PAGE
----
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Ukraine Condemns Ceasefire Violations by Russia-Backed Troops as Invasion Fears Rise

Kyiv says two of its servicemen were injured by shelling in the Donbas region from Moscow-backed forces it accuses of repeated ceasefire breaches, as international concerns grow about a Russian military buildup by Ukraine’s border.

The latest hostilities come as Ukraine’s foreign minister, Dmytro Kuleba, said Russia had amassed 115,000 troops by its frontier, and warned that if Moscow “decides to undertake a military operation, things will happen in literally the blink of an eye.”

NATO is set to meet Tuesday to discuss its response to Russia’s build-up.

Ukraine’s foreign ministry said, according to a translation, that Monday’s incidents took place in Svitlodarsk, 40 miles north-east of Donetsk and Starognativk, 30 miles south of Donetsk.

It said that Ukrainian Defense Forces had recorded “eight ceasefire violations committed by Russian occupation forces, two of them by using weapons prohibited by Minsk agreements.”

This refers to the pact aimed at ending hostilities. It was agreed by the Trilateral Contact Group, consisting of Ukraine, Russia and the Organization for Security and Co-operation in Europe (OSCE).

A Ukrainian serviceman in military exercises with the U.S. and NATO near Lviv Ukraine, on September 24, 2021. International concern is growing at the buildup of Russian troops by Ukraine’s border.

More than 13,000 people have been killed since fighting broke out in 2014. A ceasefire has been in place since July 27, 2020, but Kyiv says at least 69 Ukrainian servicemen have been killed in that time.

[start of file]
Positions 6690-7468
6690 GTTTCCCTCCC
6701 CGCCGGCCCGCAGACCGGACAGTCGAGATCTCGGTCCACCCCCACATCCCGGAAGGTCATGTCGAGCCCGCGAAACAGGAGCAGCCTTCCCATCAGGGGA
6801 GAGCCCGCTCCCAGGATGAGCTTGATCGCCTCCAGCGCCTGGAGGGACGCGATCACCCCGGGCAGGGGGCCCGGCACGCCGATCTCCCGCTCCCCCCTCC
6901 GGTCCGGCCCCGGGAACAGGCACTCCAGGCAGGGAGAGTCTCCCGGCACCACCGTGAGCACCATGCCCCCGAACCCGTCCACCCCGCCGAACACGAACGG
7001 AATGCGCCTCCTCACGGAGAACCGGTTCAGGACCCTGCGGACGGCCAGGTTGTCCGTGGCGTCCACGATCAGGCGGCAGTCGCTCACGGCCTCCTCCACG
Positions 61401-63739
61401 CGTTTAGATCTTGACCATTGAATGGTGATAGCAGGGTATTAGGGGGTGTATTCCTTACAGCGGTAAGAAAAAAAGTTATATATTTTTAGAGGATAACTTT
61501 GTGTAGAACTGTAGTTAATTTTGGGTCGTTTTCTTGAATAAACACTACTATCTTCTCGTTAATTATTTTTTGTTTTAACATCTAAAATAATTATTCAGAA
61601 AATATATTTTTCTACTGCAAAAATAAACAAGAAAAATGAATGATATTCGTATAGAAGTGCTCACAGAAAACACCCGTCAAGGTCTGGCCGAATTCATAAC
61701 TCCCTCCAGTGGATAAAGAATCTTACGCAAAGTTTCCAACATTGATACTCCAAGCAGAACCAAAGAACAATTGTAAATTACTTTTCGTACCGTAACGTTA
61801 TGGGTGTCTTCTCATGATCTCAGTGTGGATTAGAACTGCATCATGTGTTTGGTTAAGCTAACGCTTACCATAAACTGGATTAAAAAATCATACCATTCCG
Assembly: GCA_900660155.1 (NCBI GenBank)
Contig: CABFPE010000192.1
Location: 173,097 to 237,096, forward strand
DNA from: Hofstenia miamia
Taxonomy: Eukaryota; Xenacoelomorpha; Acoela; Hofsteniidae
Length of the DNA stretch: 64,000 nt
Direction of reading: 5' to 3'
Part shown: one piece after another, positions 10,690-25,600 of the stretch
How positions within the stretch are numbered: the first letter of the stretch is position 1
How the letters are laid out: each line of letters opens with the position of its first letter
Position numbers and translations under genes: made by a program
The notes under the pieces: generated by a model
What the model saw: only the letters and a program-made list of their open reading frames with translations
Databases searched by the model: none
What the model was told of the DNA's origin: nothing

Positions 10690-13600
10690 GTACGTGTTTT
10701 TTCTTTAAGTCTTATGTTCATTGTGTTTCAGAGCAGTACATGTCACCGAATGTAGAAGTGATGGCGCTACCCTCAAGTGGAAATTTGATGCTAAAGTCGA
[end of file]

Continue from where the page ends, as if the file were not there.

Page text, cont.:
Kyiv said Tuesday that the number of ceasefire violations “by the Russian occupation forces” was 42 in the week of November 22 to 28.

In a statement on Tuesday on its VKontakte social media page, the self-proclaimed Donetsk People’s Republic, whose forces Kyiv is fighting, accused Ukrainian forces of similar violations.

The OSCE reports daily ceasefire breaches and the Kremlin officially rejects any Russian involvement in the conflict in the Donbas.

However, it adds to tensions in the region, with alarm building over the intentions of Russian President Vladimir Putin with the military build-up near Ukraine.

NATO Secretary General Jens Stoltenberg visited alliance troops north of Riga on Monday.

He told reporters Russia has built up armored units, drones, electronic warfare systems and “tens of thousands of combat-ready Russian troops,” by the border of Ukraine, which is not an alliance member.

He admitted “we don’t have any clarity” over Putin’s goal.

Meanwhile, Belarus announced joint military drills with Russia on the border with Ukraine.

Belarusian President Alexander Lukashenko, who faces criticism for stoking a migrant crisis on the EU border, referred to Russia when he said Monday: “It is clear whose side Belarus will be on.”

President Joe Biden said he backs Ukraine’s sovereignty and could call on a collective international response to Russian aggression during the U.S-led Summit for Democracy, held on December 9 and 10.

Iulia Joja, director and senior fellow at the Middle East Institute and adjunct professor at Georgetown University, said “it would be interesting to see how the lines are drawn by the Biden administration,” during the summit.

Joja told Newsweek that the event would provide “a timely opportunity for the Western democracies to band together and see to it that Russian revanchism in Ukraine and throughout the region is contained, and indeed pushed back.”

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